J Clin Med. 2021 Sep 6;10(17):4019. doi: 10.3390/jcm10174019.
BACKGROUND: Immunomodulatory drugs have been used in patients with severe COVID-19. The objective of this study was to evaluate the effects of two different strategies, based either on an interleukin-1 inhibitor, anakinra, or on a JAK inhibitor, such as baricitinib, on the survival of patients hospitalized with COVID-19 pneumonia.
METHODS: Individuals admitted to two hospitals because of COVID-19 were included if they fulfilled the clinical, radiological, and laboratory criteria for moderate-to-severe disease. Patients were classified according to the first immunomodulatory drug prescribed: anakinra or baricitinib. All subjects were concomitantly treated with corticosteroids, in addition to standard care. The main outcomes were the need for invasive mechanical ventilation (IMV) and in-hospital death. Statistical analysis included propensity score matching and Cox regression model.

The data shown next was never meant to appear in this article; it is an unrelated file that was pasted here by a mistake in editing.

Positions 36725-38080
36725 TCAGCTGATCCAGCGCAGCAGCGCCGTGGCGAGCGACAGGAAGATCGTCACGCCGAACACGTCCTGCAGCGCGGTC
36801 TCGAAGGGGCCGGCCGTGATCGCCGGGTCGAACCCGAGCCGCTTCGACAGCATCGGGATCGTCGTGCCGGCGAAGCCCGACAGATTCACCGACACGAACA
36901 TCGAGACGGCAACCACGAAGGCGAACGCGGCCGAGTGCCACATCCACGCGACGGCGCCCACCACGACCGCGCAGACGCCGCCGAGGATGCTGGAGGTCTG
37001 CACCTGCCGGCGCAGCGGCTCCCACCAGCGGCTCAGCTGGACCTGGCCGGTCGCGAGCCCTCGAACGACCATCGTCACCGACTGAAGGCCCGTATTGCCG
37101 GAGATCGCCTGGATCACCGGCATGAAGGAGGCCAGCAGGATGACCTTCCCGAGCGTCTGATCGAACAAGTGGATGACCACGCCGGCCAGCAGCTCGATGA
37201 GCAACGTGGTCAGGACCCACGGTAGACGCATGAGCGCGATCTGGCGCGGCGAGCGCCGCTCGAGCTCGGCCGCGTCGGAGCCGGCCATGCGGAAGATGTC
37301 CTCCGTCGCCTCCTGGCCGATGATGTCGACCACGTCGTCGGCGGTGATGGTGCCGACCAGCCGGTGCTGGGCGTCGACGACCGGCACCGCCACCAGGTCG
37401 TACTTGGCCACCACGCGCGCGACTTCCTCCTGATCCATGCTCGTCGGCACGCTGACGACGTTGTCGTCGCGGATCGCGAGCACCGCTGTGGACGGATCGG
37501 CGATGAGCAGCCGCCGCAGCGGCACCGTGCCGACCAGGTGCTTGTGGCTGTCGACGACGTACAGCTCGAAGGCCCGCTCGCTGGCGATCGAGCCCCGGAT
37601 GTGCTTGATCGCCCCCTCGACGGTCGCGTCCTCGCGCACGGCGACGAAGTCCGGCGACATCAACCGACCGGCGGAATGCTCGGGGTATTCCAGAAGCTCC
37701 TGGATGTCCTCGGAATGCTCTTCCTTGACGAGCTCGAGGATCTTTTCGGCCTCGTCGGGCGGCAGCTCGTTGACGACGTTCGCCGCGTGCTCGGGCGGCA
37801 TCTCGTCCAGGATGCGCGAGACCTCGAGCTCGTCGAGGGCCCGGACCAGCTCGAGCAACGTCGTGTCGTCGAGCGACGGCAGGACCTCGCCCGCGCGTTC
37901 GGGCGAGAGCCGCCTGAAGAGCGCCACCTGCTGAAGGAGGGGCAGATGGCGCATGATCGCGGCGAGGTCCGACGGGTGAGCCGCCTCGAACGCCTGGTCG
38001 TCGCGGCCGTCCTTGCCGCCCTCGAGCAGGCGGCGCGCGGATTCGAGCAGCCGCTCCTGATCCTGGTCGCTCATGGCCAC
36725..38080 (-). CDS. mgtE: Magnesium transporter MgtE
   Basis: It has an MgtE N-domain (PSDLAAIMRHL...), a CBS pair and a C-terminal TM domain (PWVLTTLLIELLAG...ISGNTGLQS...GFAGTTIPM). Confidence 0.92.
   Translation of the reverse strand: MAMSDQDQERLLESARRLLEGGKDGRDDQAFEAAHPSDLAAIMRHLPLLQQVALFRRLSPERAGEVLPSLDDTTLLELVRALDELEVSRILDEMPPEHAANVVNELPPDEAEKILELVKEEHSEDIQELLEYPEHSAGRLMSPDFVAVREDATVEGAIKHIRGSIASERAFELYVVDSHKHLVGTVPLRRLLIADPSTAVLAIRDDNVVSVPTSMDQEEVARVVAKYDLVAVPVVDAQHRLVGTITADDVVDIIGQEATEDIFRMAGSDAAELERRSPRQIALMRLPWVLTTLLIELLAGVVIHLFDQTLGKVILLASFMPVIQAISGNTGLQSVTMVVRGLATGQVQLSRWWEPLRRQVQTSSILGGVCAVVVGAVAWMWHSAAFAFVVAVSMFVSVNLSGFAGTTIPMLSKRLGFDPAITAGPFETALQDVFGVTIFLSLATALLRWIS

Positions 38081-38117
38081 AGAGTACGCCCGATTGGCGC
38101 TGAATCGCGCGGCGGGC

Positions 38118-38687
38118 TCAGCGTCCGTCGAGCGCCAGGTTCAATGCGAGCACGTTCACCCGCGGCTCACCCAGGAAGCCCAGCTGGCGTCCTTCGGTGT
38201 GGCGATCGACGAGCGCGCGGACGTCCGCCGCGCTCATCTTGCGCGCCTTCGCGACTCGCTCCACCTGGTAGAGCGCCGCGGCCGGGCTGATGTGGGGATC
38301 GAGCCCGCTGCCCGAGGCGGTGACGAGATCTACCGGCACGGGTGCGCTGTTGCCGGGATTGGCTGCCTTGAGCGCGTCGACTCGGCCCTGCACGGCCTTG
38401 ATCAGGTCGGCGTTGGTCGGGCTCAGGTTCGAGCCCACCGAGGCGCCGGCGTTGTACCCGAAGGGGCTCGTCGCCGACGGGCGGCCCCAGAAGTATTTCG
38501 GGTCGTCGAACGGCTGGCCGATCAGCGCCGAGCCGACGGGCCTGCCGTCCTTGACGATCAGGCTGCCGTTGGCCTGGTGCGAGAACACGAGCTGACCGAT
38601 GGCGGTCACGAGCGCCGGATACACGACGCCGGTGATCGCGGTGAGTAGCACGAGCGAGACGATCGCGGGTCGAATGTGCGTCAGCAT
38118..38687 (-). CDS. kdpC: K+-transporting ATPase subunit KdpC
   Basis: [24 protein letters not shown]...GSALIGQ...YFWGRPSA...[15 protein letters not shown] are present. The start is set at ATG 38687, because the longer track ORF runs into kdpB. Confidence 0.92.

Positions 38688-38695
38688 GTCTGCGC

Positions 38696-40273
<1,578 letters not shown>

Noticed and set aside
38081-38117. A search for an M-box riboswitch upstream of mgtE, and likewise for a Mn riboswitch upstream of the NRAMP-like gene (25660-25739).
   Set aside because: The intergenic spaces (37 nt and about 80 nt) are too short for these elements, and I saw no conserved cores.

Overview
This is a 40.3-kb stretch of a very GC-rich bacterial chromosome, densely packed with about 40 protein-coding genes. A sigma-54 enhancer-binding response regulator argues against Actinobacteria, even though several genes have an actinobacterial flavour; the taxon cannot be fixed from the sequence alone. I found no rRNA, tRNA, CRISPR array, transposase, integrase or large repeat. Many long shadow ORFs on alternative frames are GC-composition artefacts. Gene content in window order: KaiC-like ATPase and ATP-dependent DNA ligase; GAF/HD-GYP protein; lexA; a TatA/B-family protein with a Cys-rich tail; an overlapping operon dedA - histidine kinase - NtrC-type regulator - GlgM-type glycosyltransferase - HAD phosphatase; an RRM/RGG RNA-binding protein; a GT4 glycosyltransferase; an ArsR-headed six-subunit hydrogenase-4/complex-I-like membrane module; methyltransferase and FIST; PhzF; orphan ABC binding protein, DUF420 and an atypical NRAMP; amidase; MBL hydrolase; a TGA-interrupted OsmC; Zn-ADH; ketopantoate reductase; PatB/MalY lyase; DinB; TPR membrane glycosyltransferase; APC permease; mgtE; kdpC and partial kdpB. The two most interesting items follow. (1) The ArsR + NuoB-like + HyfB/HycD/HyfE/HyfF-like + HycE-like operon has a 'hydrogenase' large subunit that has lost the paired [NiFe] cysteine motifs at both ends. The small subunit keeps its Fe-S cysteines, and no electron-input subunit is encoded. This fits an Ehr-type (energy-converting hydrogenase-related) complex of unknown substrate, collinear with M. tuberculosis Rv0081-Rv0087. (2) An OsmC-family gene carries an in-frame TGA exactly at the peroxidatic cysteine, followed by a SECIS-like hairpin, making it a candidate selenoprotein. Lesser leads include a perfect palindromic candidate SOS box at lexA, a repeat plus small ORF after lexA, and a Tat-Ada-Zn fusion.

RESULTS: The study subjects included 125 and 217 individuals in the anakinra and baricitinib groups, respectively. IMV was required in 13 (10.4%) and 10 (4.6%) patients, respectively (p = 0.039). During this period, 22 (17.6%) and 36 (16.6%) individuals died in both groups (p = 0.811). Older age, low functional status, high comorbidity, need for IMV, elevated lactate dehydrogenase, and use of a high flow of oxygen at initially were found to be associated with worse clinical outcomes. No differences according to the immunomodulatory therapy used were observed. For most of the deceased individuals, early interruption of anakinra or baricitinib had occurred at the time of their admission to the intensive care unit.
CONCLUSIONS: Similar mortality is observed in patients treated with anakinra or baricitinib plus corticosteroids.